To take advantage of this new (44) surface structure in the nucleation of AlN, a special nucleation procedure is introduced which avoids the formation of amorphous SiNx in accordance with the present invention. After first exposing the cleaned silicon surface 10 to the background ammonia 16 in the MBE chamber as described above, with respect to FIG. 1b, the second step in the nucleation process requires depositing Al atoms 22 on the SiN surface phase 20, as shown in FIG. 1d. The interaction between the Al atoms and the SiN surface phase results in formation of islands 26 of SiNAl, also referred to as AlN islands. [Nikishin et al. Materials Research Society Symposium Proceedings, v. 595 GaN and related Alloys1999, p. W8.3.1 (2000)]. This is also the initial stage of nucleation formation of AlN on Si since the SiNAl phase can be thought of as the interface between Si and AlN. Since Al does not chemically bond with Si, the initial island 26 of AlN must be terminated with Al atoms and this nucleation process results in formation of only one type of domains of AlN. Formation of initial AlN does not provide complete surface coverage because of the large differences in bond strength between SiN and NAl resulting in strain and formation of relaxed islands of AlN. The atoms of Al 22 do not react with Al-terminated islands 26 and any additional atoms of Al 22 reaching those islands simply evaporate. The process of island formation also exposes areas of clean silicon surface 10. Since the Al does not form a chemical bond with Si, the Al atoms reaching areas of clean silicon surface 10 evaporate. In this sense the process of Al deposition is self-terminated and the exact duration of exposure to Al or the Al flux is not important.

Step three of the nucleation process is to subject the substrate 12 to an intentional flux 27 of nitrogen, preferably ammonia, without Al, as illustrated FIG. 1e. This step results in formation of ordered SiN bonds 20, as before, in the areas of clean silicon surface 10 remaining at the surface. Because of the nature of the (0001) plane of hexagonal crystal, known as the b-layer of AlN, there is on bonding between the surface of the AlN islands 26 and the ammonia. Growth of AlN can proceed only when both Al and N are simultaneously present at the surface. After the intentional exposure to a flux of nitrogen 27, the substrate 12 is again exposed to Al atoms 22, without ammonia exposure, as shown in FIG. 1f. This results in the formation of new islands 26′ of AlN. These new AlN islands 26′ have the same orientation and properties as those formed in the first step of Al atom deposition illustrated in FIG. 1d. Once the new AlN islands 26′ are formed, the process is terminated, as above. Repetitive exposure to Al 22 and nitrogen 27 results in increasing surface coverage of AlN islands 26, 26′, as illustrated in FIG. 1g. Each cycle covers about ⅔ of the clean silicon surface 10 with AlN. Thus a repeated application of preferably 5-6 cycles assures complete surface coverage of AlN, illustrated as 28 in FIG. 1h. The number of repeats needed depends on the growth temperature, the initial flux of Al, and the nitrogen background in the chamber. RHEED imaging can be used to control this process and to determine the optimum number of repeats.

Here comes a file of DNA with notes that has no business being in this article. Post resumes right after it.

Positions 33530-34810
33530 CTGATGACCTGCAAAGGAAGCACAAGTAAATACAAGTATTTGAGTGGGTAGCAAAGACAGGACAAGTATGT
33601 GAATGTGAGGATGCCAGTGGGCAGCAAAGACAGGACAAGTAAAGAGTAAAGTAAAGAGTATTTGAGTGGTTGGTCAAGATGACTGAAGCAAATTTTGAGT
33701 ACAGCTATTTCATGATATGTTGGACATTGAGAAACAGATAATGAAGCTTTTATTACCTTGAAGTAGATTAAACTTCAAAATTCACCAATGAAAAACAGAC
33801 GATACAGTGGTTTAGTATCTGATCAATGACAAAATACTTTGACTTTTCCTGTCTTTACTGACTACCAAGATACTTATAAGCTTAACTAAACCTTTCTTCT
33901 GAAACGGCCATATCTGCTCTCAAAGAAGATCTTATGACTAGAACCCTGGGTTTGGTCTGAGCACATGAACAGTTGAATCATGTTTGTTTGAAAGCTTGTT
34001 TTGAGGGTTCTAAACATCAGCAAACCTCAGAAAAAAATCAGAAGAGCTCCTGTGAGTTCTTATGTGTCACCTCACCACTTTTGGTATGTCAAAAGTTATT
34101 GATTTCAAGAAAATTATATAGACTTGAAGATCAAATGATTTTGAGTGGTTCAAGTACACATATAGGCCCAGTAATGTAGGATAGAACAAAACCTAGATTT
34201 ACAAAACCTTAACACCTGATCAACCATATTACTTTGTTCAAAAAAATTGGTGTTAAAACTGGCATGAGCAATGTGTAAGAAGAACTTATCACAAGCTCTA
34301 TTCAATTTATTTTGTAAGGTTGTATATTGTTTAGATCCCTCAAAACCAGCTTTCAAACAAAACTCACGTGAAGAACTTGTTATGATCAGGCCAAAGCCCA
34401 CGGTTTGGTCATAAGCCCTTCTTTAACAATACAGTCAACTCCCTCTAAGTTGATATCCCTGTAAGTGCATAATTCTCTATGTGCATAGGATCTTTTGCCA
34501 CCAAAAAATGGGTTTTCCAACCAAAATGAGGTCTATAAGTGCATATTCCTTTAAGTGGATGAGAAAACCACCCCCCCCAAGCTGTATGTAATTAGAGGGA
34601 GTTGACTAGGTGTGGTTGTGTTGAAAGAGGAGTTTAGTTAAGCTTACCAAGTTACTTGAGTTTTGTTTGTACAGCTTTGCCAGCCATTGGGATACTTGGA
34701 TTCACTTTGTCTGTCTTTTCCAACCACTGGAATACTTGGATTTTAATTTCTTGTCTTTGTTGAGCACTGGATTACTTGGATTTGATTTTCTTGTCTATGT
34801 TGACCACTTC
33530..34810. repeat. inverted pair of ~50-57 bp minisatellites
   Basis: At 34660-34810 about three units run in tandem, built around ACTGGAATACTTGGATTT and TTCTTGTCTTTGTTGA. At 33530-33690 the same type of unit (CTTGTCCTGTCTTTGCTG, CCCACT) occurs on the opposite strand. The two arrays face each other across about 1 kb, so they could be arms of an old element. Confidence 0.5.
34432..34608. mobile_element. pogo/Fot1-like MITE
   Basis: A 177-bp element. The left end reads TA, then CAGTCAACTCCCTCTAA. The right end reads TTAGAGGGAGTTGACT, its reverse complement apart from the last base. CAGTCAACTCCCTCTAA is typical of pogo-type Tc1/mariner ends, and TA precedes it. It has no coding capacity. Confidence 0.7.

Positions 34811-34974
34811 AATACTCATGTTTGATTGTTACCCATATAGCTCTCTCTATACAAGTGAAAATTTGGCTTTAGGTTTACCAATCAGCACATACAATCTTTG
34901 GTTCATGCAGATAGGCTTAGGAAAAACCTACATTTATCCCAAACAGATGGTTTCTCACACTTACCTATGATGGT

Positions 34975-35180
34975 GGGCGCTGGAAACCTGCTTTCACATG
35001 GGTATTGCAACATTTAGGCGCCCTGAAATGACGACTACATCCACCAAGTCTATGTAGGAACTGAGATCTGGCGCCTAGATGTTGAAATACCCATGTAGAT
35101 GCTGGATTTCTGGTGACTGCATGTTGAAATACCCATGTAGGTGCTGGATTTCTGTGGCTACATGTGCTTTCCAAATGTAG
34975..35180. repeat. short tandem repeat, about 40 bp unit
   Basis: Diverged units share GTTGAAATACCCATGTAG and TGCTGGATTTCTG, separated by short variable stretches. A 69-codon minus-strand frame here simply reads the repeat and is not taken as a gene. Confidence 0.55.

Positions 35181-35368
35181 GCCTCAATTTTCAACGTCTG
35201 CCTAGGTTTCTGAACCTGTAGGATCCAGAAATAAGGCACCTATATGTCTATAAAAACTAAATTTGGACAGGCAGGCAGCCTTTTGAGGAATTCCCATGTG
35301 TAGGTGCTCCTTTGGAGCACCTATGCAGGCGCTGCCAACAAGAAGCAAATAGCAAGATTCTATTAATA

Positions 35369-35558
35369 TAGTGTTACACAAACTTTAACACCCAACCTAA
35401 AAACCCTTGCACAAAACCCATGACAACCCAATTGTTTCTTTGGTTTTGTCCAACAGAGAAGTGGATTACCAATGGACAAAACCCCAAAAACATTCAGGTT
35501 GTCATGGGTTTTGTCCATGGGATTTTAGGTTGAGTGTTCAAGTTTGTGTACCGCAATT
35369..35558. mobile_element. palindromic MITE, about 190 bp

Once a streaky (11) pattern characteristic of AlN is observed, the nucleation layer 28 of AlN is complete and the growth of a layer 30 of AlN can be started by subjecting the silicon substrate 12 to a simultaneous nitrogen flux 27 and Al flux 22, as illustrated in FIG. 1i. In a real growth system this combined flux slightly changes the substrate temperature and the initial fluxes are not stable. Thus, the initial growth is usually in a 3D mode, which results in weak spots formed on the (11) RHEED streaks. The 2D growth recovers, as seen by RHEED, after a deposition of 5-7 nm of AlN. The rapid transition to 2D growth is of interest for two reasons. First, it results in a decrease in the defect density, as shown in the TEM cross section of FIG. 2. Second, the rapid transition correlates with the absence of amorphous SiNx islands required to assure crack-free samples.